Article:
Tag Archives: cover crop

033–043 A. Bender
Impact of the seeding and nitrogen fertilizer rates of spring wheat that is used as a cover crop on the yielding ability of tetraploid red clover stand established at different seeding rates
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Impact of the seeding and nitrogen fertilizer rates of spring wheat that is used as a cover crop on the yielding ability of tetraploid red clover stand established at different seeding rates

A. Bender

Estonian Crop Research Institute, Aamisepa 1, EE 48 309 Jõgeva, Estonia
e-mail: ants.bender@etki.ee

Abstract:

In the years 2013–2014, a field trial was conducted at the Estonian Crop Research Institute in order to investigate a possibility of using spring wheat as a cover crop in the establishment of red clover seed field. In the trial the cover crop had four different seeding and fertilization rates. Two tetraploid red clover cultivars, ‘Varte’ (early) and ‘Ilte’ (late), were seeded at rates 2, 4, 6 and 8 kg PLS per hectare in four replications. In the year of sowing the height and density of generative tillers of spring wheat, the grain yield and its quality, the number of red clover plants per m², and the seed yield of red clover and its quality in the 1st year of harvest were determined. Economic feasibility was calculated based on the prices valid at the time of trial conduction. The trial confirmed that while establishing a red clover seed field, it is possible to replace the earlier recommended six-rowed early barley cultivars with early spring wheat cultivars. It is expedient to reduce the seeding rate and nitrogen fertilizer rate of cover crop by one third. The optimum seeding rate of tetraploid red clover cultivars was 4–6 kg PLS ha-1.

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532-535 T. Univer, K. Põrk and N. Univer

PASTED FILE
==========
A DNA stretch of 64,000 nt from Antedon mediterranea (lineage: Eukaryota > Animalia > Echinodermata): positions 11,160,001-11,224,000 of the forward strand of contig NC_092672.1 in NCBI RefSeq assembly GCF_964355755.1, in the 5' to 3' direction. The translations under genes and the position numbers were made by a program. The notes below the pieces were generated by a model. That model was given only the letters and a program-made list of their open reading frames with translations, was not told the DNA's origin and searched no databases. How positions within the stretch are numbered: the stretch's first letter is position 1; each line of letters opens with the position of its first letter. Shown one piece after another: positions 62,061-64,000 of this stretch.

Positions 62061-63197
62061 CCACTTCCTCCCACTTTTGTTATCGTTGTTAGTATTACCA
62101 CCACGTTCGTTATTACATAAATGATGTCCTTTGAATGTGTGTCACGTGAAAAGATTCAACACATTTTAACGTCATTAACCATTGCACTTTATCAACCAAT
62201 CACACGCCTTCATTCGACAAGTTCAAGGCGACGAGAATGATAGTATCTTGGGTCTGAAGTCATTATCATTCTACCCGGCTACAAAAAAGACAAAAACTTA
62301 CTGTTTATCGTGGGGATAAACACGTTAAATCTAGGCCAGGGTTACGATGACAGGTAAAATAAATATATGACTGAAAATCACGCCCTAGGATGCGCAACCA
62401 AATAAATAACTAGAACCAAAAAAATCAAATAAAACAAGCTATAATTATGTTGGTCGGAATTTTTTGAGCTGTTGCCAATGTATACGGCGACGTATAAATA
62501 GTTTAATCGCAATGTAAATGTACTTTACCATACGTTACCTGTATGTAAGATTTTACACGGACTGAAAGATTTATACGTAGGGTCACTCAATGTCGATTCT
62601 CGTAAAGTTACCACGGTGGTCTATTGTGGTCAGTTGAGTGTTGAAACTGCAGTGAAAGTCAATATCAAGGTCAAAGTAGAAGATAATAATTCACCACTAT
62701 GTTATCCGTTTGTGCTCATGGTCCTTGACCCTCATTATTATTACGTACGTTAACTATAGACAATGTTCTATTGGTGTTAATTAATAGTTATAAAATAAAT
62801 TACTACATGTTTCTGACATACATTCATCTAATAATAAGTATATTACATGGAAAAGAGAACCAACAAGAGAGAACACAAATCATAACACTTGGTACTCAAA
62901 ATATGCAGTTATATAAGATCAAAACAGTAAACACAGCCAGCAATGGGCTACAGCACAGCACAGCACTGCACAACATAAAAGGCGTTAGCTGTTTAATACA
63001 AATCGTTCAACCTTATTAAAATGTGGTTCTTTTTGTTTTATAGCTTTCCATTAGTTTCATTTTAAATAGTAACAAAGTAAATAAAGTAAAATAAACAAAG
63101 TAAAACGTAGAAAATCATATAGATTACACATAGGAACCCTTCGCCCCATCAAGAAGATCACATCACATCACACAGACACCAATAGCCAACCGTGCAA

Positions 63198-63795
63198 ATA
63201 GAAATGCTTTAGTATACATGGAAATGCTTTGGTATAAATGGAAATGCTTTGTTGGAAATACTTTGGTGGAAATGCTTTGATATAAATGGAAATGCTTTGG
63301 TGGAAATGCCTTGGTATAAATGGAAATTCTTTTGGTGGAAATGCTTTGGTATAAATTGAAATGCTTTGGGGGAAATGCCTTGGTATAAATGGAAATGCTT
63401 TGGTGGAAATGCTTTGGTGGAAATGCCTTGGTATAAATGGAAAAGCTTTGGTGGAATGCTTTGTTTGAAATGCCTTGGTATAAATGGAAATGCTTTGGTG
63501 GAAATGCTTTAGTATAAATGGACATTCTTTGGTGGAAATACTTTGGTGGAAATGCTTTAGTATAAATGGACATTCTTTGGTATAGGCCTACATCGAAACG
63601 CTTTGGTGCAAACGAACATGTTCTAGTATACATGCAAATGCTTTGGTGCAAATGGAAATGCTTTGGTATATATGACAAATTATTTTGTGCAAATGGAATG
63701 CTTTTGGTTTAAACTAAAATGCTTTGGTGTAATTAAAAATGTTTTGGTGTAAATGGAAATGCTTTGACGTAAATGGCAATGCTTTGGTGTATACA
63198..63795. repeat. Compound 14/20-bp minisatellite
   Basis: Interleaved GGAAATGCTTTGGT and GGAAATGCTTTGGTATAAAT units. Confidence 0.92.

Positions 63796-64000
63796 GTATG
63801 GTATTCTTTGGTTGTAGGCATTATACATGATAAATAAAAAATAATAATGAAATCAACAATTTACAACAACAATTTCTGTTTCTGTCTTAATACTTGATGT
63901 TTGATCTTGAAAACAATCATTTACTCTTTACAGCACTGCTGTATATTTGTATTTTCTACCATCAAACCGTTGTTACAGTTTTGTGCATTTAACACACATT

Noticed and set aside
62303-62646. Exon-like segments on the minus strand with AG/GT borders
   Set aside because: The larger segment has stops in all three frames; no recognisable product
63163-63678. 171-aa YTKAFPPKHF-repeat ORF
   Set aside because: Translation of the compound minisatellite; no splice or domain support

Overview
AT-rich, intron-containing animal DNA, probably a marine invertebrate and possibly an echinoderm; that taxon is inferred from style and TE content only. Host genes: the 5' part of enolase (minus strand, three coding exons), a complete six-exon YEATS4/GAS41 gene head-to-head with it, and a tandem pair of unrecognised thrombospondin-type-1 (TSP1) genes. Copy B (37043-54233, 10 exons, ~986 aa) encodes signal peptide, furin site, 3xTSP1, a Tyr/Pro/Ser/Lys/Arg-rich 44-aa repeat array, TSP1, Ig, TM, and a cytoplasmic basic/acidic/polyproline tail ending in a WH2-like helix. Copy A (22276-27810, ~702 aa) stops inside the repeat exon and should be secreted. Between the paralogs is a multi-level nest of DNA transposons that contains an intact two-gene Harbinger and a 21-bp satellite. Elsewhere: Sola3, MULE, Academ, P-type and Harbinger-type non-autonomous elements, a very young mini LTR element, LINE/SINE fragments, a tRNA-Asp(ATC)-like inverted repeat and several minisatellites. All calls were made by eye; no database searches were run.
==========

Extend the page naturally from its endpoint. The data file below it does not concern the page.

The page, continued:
Living grass mulches in strawberry cultivation
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Living grass mulches in strawberry cultivation

T. Univer, K. Põrk and N. Univer

Polli Horticultural Research Centre of the Institute of Agricultural and Environmental Sciencesof Estonian University of Life Sciences, Polli, 69108, Viljandimaa, Estonia;e-mail: toivo.univer@emu.ee

Abstract:

Strawberries grow best on soils with high organic matter content and high fertility levels. Green manure crops were used successfully as a substitute for farm manure. Another opportunity to increase organic matter content of soil is to grow groundcover crops, for example grass species, between strawberry rows. Proper management can reduce weeds, erosion on slopes, soil compaction, dust and mud. Potential disadvantages of using cover crops between rows include the consumption of nitrogen and other nutrients as well as water. The aim of this research was to elucidate the impact of various living mulches on plant vegetative growth and yield of cv. ‘Bounty’. Different living mulches were evaluated at the Polli Horticultural Research Centre during 2001–2003. The following living mulches were compared: natural grass cover, red fescue, Kentucky bluegrass, perennial ryegrass, timothy, orchardgrass, and white clover.

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